Apple, the darling of the tech world for several years, achieved near-deity status earlier this year and like Phaeton, who could not control his father’s sun-chariot across the sky and fell to his death, Apple has taken a fall in the last few weeks, coming back down to mere mortal status.
The selling has likely been accelerated by hedge funds and mutual funds trying to lock in 2012 capital gains before the scheduled rate increase in January.
Should you buy Apple? – not while it is falling. But it is at a low price on most metrics and the fundamentals are still terrific. We just need to see a better chart.
Apple now sells at 10 times profits, a huge discount to the overall market, and yields 2%. The main knock has been that its huge market shares in iTunes, smart phones and tablets are being eroded by the purchase of phones based on Google’s Android system and by Amazon and others chipping away at the tablet market. But, Apple’s sales in these areas are not likely to fall, merely slow down in their growth rate.
How fast does a stock selling for 10x profits have to grow in order to justify the price? A rule of thumb that has worked well for me over the years is a growth rate in sales that exceeds the P/E. Using, that approach, I would be shocked to see Apple grow sales at less than 10%, especially when you consider how little of their sales come from overseas. They only introduced iTunes in Mexico a year ago, for Pete’s sake.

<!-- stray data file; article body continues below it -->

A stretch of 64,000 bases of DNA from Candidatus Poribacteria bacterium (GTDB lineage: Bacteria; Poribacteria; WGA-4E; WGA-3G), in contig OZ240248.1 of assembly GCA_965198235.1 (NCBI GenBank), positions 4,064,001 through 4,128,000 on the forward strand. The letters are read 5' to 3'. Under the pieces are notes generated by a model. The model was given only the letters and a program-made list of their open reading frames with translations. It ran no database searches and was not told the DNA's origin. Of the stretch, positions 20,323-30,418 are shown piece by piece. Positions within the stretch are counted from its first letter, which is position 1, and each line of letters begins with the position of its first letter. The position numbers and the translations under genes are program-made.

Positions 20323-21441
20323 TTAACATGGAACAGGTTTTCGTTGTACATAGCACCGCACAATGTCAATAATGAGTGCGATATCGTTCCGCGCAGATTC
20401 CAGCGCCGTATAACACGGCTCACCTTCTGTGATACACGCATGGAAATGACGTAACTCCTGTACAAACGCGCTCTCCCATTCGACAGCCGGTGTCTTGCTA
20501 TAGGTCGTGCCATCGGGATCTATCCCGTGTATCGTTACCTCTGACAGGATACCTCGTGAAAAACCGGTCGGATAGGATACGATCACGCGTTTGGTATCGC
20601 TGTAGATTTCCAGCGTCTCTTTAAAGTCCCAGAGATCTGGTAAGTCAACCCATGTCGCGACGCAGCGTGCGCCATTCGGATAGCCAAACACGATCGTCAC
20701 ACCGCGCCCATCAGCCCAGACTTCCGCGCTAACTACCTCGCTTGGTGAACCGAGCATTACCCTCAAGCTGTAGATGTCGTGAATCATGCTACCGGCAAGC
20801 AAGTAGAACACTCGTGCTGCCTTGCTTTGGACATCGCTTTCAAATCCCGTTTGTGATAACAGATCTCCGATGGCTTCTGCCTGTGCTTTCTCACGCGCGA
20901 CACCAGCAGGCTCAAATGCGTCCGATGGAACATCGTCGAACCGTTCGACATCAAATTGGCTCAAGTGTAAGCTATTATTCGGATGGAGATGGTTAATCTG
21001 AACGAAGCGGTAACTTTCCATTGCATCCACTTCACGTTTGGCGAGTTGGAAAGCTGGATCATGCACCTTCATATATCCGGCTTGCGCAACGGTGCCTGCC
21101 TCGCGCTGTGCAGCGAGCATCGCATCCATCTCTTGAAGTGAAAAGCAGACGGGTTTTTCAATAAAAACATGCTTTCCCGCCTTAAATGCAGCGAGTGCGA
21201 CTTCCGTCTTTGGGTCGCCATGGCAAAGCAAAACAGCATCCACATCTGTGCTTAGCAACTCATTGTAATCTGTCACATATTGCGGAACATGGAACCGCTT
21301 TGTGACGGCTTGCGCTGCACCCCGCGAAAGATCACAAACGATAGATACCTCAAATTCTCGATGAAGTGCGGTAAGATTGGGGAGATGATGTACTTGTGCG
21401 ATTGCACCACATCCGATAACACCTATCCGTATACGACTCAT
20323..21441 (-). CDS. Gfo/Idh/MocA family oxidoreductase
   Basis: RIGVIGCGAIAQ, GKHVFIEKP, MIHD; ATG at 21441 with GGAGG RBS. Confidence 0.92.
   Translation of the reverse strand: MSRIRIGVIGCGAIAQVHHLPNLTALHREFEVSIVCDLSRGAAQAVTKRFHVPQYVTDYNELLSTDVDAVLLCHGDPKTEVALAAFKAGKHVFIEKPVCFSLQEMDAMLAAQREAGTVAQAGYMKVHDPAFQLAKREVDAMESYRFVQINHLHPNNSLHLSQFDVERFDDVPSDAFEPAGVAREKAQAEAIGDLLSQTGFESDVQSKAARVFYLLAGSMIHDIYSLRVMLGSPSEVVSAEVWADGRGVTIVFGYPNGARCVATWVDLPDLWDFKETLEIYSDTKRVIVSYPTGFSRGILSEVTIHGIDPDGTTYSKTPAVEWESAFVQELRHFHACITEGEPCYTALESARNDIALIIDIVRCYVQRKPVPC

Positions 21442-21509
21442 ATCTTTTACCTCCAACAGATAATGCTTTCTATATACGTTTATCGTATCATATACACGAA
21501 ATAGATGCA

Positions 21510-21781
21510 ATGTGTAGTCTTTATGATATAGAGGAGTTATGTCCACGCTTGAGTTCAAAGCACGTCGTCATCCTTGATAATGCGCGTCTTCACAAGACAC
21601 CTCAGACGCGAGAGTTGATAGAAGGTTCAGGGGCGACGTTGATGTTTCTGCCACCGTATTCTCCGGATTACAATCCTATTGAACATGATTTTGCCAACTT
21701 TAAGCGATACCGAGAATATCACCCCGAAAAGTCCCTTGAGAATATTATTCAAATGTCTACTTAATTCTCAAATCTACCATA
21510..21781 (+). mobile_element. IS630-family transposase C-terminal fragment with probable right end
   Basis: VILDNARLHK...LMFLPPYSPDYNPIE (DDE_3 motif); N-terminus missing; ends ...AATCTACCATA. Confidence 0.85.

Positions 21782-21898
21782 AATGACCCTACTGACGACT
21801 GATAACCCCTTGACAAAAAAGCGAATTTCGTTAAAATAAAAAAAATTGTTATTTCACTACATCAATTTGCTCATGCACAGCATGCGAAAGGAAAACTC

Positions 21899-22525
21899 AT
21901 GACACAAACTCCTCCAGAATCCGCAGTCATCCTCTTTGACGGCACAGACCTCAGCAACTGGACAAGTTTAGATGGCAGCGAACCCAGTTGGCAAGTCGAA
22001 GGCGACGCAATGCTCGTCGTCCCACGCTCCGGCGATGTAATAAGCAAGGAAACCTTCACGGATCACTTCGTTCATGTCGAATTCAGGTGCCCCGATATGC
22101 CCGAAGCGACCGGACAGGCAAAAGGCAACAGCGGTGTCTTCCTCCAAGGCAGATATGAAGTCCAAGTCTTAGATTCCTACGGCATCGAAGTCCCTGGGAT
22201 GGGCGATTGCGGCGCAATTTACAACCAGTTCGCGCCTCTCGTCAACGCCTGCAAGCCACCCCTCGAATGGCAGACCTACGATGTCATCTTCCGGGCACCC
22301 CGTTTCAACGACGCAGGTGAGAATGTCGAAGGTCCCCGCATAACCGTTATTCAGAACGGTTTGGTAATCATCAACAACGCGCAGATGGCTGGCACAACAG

I would buy AAPL when their falling stock price flattens out. That could easily happen in the next month.
Amazon, Google and to a lesser extent eBay have also seen declines, though smaller than Apple. EBay has only declined in line with the market. These stocks have been stellar performners this year and I would keep my eye on them to either pick up more shares or buy first-time positions. Add QCOM to that watch list. It is already acting better.
Since the market trend is down right now and may continue that way as year-end selling continues and the fight for an agreement on the fiscal cliff rages on, there is no hurry. But you ought to start looking at these companies if you don’t already own them. I will add, though that should the market continue to decline, these higher volatility stocks would lilkely fall more than the market in general.